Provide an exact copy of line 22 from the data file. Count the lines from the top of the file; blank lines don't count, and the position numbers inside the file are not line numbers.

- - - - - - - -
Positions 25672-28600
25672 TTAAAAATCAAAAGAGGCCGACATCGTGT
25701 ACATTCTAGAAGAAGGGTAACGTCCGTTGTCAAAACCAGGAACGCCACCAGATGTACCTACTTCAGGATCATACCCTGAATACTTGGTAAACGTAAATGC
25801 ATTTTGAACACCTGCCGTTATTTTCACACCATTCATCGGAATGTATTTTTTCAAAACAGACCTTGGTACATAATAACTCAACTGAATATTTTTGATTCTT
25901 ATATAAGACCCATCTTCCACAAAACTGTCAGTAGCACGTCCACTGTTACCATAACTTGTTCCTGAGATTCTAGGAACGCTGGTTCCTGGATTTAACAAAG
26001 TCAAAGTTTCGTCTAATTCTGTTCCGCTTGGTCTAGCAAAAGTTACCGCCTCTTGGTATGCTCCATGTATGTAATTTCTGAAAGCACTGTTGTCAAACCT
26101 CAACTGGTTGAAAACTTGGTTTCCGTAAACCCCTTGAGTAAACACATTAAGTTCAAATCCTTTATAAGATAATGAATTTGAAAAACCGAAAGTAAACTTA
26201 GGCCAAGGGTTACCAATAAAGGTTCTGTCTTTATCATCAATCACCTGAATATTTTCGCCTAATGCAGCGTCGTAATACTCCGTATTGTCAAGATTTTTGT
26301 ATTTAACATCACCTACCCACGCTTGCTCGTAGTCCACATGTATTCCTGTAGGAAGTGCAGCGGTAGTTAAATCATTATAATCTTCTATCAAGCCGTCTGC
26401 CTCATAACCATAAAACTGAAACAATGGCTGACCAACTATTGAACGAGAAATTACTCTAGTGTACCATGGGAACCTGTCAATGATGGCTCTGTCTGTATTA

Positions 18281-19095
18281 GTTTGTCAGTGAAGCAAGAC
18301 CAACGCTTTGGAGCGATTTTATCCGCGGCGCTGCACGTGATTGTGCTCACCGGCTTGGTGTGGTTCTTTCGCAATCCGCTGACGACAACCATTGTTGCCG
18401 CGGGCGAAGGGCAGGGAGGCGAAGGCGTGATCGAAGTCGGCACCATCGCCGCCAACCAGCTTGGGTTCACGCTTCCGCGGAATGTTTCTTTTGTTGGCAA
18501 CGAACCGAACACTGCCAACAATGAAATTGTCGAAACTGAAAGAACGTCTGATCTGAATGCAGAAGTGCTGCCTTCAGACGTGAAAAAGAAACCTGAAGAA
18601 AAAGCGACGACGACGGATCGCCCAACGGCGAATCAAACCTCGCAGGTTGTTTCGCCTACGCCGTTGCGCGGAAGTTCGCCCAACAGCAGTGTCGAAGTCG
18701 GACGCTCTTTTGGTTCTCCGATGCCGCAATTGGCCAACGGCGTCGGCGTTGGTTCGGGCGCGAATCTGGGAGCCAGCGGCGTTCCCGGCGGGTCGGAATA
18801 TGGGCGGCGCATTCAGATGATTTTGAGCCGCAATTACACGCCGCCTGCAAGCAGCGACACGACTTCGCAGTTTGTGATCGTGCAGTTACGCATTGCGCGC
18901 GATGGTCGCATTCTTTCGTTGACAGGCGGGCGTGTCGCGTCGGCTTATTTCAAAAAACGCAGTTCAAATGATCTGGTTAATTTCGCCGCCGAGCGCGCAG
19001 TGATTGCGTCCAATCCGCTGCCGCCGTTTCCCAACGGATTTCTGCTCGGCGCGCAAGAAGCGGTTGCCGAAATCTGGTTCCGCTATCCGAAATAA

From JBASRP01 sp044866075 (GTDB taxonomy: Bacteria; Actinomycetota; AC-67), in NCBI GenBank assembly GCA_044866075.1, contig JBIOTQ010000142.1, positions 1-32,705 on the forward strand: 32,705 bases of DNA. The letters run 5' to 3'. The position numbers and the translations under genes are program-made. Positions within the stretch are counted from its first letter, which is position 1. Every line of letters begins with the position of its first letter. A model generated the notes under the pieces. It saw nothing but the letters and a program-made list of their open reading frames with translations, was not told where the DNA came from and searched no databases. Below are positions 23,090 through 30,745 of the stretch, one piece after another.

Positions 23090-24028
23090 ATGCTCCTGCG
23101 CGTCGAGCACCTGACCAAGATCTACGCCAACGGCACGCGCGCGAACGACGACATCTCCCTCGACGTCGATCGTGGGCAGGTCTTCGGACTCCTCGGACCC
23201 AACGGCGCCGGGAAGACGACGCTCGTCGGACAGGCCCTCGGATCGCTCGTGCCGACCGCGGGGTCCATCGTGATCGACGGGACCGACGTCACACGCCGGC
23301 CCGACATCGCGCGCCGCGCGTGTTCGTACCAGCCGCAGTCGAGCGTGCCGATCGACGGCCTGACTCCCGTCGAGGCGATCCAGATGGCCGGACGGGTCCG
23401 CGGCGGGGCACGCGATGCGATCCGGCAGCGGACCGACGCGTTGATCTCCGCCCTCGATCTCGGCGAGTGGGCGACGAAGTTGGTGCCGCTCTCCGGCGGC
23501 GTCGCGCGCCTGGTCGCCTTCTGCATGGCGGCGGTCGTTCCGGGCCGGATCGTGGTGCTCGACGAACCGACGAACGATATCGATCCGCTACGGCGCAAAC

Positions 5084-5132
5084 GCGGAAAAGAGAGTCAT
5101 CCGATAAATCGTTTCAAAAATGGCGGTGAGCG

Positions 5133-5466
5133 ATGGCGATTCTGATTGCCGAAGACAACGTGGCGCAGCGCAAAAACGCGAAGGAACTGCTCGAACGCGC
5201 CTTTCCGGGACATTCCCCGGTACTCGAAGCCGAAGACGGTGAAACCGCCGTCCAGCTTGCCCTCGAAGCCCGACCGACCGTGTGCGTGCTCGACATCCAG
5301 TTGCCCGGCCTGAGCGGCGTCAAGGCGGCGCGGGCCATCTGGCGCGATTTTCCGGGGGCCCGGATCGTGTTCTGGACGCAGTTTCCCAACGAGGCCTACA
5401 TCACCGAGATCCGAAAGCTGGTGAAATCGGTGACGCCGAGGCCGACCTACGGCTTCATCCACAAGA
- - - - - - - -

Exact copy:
Positions 23090-24028